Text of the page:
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‘Space Jam: A New Legacy’ review: How LeBron James’ performance compares to Michael Jordan from 1996 movie


Ah, 1996.

What a splendid year in American culture. “Pokémon Red” and “Blue” were introduced to the United States. Kurt Angle won a gold medal with a broken freakin’ neck. And, by the way, you never fed that Tamagotchi you begged your parents to buy you. (And to think, you probably have kids now.)

But also hitting theaters in 1996 was the classic Michael Jordan-led “Space Jam,” a fine slice of Americana that belongs in the Library of Congress alongside William Hung’s discography and a DVD copy of “Phantoms” (Ben Affleck was the bomb in it, yo).

“Space Jam’s” long-awaited and rumored sequel finally came to life in “Space Jam: A New Legacy” on July 16, and we’re here to tell you it’s … definitely a movie that happened and that some poor soul at Sporting News was tasked to watch.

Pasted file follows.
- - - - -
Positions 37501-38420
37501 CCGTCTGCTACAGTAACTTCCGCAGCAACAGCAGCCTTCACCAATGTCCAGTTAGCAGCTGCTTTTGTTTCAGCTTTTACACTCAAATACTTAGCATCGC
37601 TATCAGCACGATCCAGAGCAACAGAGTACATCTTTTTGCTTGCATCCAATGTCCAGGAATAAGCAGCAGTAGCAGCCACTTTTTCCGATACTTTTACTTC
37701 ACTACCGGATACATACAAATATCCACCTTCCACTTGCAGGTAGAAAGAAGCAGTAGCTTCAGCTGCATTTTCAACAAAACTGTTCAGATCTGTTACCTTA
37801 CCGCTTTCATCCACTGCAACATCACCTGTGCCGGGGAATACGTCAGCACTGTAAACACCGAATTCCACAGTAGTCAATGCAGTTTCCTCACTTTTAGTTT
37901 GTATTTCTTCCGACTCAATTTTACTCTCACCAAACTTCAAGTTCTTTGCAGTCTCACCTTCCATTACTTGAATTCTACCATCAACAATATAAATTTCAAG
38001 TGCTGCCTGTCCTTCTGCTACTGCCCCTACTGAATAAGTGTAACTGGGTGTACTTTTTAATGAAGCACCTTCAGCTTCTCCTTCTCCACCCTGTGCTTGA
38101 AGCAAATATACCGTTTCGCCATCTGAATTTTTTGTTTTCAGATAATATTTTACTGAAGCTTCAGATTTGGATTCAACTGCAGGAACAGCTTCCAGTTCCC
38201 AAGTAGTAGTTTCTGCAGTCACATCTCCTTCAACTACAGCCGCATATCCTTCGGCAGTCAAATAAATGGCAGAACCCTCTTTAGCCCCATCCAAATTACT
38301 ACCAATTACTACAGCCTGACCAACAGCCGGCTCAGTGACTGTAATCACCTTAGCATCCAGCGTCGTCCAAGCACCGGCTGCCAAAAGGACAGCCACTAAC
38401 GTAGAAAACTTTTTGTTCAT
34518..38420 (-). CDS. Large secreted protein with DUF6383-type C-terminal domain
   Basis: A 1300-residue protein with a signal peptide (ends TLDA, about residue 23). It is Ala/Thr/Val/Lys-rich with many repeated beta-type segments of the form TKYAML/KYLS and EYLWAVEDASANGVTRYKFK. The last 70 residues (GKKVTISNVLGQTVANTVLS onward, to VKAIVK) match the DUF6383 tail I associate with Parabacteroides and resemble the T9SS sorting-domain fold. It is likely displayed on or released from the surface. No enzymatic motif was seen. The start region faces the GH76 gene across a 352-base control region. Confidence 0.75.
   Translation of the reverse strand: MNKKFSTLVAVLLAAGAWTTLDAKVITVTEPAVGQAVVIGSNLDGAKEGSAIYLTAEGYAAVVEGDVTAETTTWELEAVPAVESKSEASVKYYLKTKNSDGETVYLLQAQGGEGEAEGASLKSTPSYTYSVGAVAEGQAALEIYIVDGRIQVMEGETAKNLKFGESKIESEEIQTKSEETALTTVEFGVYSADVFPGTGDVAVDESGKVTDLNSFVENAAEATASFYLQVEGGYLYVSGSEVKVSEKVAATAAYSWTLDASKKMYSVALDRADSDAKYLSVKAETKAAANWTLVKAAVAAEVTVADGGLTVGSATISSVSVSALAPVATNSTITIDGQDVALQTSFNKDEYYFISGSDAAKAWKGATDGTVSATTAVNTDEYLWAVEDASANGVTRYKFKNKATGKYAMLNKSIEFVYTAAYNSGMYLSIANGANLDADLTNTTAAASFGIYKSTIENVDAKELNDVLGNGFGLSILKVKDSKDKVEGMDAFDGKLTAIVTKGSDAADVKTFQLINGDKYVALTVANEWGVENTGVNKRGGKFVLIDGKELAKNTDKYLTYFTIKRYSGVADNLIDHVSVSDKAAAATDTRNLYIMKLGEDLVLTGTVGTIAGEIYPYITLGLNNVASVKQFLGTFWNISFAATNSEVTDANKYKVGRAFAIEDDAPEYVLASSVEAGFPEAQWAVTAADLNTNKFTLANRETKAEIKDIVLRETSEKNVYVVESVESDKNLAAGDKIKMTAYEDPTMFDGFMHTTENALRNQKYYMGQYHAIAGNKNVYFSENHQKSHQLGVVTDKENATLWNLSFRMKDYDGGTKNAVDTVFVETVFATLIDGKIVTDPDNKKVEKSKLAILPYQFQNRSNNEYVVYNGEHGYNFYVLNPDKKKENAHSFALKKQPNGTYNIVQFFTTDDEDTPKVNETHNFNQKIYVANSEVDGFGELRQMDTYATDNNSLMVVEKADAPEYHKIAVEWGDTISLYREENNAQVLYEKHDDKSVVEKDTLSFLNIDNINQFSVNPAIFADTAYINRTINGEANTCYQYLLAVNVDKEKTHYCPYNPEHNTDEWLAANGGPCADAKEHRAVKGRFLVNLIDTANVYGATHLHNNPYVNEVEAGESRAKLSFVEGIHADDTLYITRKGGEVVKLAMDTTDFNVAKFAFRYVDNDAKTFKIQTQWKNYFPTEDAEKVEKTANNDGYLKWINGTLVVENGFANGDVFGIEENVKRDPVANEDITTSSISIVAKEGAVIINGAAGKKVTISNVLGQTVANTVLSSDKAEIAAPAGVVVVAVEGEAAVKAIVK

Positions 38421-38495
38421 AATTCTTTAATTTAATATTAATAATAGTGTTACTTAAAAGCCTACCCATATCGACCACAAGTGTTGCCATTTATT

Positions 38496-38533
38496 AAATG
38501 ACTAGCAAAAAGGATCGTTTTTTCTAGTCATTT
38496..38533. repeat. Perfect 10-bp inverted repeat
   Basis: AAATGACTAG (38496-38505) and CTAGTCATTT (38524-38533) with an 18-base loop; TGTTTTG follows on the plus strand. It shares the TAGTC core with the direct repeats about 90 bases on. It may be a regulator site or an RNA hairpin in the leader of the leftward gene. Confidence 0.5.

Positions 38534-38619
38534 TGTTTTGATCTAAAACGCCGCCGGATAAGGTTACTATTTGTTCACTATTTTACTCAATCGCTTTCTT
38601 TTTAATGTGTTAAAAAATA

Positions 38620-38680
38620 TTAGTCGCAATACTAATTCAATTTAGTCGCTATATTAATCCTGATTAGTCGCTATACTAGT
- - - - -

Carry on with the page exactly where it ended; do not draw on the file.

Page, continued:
MORE: Space Jam 2 soundtrack, tracklist

We’re not philistines over here at SN, and we can say that “A New Legacy” was a fairly entertaining and fun flick. There are much worse ways to spend your time, such as learning to juggle chainsaws.

Listen, no one is saying “Space Jam” was one of the finest pieces of American cinema to ever grace the silver screen — that label is reserved for finely crafted films such as “Batman Forever” and “Gigli.” The love for Jordan’s flick is strictly driven by beer-fueled nostalgia goggles and an undying need to deify anything related to No. 23. (Sorry, dudes, Michael Jordan’s cologne smells like burnt rubber mixed with expired egg nog. Pick yourself up some Dolce.)

So the bar for “A New Legacy” wasn’t high to clear. But, surprisingly, shockingly … flabbergasting-ly? … “Space Jam: A New Legacy” actually lives up to its predecessor, and in some ways it surpasses it.

Here’s the breakdown.

(Editor’s note: This review contains spoilers.)

Space Jam: A New Legacy review

The challenge that movie critics often face is that they largely review for themselves and not for the intended audience. “Space Jam: A New Legacy” is fine, and it’s even good at times — it’s a nice, forward spin on Jordan’s film for a new generation that grew up on their cell phones and on Instaface or SnapGram or whatever they’re using now. (TikBook? Is that a thing?)